“I can walk maybe 100 feet now before becoming fatigued. I have a four-wheel walker.” He smiles and adds, “I feel an improvement every day.”
When Rob’s tubes were removed, he could barely talk and he had a bad stutter. “My voice wasn’t getting louder and it was hoarse. No one could understand me. The doctors were concerned about the hard time I was having swallowing and I couldn’t keep food down, having had a feeding tube for 10 days. They were concerned that my vocal cords had been damaged.” But an endoscopy showed that his cords and throat weren’t damaged or paralyzed and just needed time to heal. He was given swallowing exercises and taught how to chew very tiny bites of food at a time. “It takes me about an hour and a half to eat a meal now. I have to eat very slowly.”
Rob shares that his mind is a bit of a blur. “The virus did a number on my head. I forget things, I can’t recall words that I know. I have memory loss and I get extremely overwhelmed easily. They say it’s pretty normal for COVID-19—it attacks the brain and also goes after your olfactory sense. But it’s affected everything. It’ll all come back though and they’re working on that now with me. It overloads the brain—they call it brain fatigue.”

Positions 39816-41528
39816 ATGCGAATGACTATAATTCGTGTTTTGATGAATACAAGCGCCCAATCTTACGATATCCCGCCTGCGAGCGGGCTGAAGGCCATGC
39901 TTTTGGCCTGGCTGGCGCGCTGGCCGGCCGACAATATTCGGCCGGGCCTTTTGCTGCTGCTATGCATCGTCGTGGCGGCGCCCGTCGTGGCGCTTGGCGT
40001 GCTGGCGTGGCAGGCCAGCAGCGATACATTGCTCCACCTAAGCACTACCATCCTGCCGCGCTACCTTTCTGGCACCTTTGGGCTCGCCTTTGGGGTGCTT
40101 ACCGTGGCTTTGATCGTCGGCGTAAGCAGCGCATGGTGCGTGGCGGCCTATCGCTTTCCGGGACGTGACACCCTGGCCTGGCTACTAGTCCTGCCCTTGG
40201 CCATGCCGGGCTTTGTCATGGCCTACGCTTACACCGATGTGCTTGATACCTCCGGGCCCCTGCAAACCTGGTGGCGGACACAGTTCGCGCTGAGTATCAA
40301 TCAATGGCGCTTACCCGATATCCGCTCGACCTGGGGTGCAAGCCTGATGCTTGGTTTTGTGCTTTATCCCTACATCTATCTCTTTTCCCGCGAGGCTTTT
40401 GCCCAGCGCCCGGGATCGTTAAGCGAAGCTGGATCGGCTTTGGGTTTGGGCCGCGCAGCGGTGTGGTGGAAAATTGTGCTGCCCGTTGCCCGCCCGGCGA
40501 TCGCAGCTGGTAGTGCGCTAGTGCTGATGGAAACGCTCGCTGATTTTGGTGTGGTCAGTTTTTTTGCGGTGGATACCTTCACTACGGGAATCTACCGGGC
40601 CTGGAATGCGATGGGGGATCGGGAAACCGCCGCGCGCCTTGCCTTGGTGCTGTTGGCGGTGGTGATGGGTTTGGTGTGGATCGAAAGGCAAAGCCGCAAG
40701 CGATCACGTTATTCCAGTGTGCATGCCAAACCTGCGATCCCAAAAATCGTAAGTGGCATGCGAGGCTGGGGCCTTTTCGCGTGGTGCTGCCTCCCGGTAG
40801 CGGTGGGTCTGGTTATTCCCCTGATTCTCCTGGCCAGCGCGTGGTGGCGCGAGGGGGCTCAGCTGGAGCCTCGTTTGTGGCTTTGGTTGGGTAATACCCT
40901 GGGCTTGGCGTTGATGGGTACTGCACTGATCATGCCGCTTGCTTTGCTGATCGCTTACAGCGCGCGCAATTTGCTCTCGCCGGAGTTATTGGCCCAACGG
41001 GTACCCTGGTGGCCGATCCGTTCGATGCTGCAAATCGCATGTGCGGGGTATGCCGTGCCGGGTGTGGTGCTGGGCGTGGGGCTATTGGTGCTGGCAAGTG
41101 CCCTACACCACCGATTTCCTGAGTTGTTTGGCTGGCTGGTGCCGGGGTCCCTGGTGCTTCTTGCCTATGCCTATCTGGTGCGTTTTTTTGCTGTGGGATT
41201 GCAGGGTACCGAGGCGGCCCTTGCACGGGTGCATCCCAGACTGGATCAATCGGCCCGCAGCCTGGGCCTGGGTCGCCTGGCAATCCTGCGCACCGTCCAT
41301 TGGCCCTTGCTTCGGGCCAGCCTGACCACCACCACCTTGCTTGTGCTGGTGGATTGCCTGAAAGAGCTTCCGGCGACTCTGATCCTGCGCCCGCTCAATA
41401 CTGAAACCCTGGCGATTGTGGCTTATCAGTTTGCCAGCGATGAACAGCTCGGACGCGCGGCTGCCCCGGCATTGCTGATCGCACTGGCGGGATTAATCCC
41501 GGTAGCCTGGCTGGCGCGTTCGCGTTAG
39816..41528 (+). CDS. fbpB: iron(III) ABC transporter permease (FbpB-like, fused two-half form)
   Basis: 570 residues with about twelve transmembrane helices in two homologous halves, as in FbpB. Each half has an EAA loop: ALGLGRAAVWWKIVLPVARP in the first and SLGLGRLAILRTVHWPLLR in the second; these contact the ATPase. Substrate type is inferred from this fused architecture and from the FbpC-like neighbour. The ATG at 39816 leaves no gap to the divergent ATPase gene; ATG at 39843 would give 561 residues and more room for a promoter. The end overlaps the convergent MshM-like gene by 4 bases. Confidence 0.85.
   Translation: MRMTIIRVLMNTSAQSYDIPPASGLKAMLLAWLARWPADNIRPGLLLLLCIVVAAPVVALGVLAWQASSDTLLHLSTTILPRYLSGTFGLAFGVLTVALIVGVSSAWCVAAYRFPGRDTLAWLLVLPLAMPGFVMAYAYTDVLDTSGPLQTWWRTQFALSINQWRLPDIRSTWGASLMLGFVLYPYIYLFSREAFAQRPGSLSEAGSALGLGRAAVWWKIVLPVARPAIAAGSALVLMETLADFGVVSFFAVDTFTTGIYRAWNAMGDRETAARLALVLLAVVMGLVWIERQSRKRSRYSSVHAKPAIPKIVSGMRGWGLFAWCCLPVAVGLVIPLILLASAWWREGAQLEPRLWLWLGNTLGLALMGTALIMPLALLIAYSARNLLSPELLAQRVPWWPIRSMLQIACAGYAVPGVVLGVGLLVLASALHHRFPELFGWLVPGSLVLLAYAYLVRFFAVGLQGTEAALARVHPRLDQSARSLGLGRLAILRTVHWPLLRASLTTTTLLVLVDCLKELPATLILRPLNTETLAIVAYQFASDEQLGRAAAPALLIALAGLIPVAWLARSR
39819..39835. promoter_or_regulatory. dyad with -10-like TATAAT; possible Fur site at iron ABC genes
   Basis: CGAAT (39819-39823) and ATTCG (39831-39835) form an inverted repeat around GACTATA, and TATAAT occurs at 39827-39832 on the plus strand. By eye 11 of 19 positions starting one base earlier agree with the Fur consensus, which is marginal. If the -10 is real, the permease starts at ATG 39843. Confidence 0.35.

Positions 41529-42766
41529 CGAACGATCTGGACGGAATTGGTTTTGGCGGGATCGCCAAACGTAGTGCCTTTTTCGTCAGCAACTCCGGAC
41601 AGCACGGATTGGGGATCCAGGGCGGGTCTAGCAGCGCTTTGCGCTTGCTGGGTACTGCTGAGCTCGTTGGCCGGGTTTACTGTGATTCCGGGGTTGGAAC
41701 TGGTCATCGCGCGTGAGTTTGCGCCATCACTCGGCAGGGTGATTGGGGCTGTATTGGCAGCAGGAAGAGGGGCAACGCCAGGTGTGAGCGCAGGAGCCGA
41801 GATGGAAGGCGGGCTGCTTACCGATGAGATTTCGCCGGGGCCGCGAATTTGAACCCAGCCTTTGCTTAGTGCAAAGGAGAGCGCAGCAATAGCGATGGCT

Rob came away with some heartwarming experiences, though. “One of the most wonderful things is that all the nurses who had been taking care of me while I was in coma and sat with me night after night, day and night, they came and introduced themselves once I was conscious. There were nine nurses who came to say hi and introduce themselves. They told me how lucky I was. They were so sweet and kind, they were angels,” he says emotionally. “The doctor is a miracle worker and puts himself in jeopardy every single day to save people like me.”
Out of rehab, all Rob wanted to do was return home. However, doctors and friends who were still struggling with the after-effects of the virus warned him against it. “Several people reached out who had moderate symptoms and those people are still having a hard time breathing and had to leave Crested Butte just to be able to breathe. My lungs are extremely weak so I made the decision to stay with a friend in Denver who will help me with all my meds, driving me to rehab and doing my exercising for the entire month of May,” he says. He hopes to return home in early June.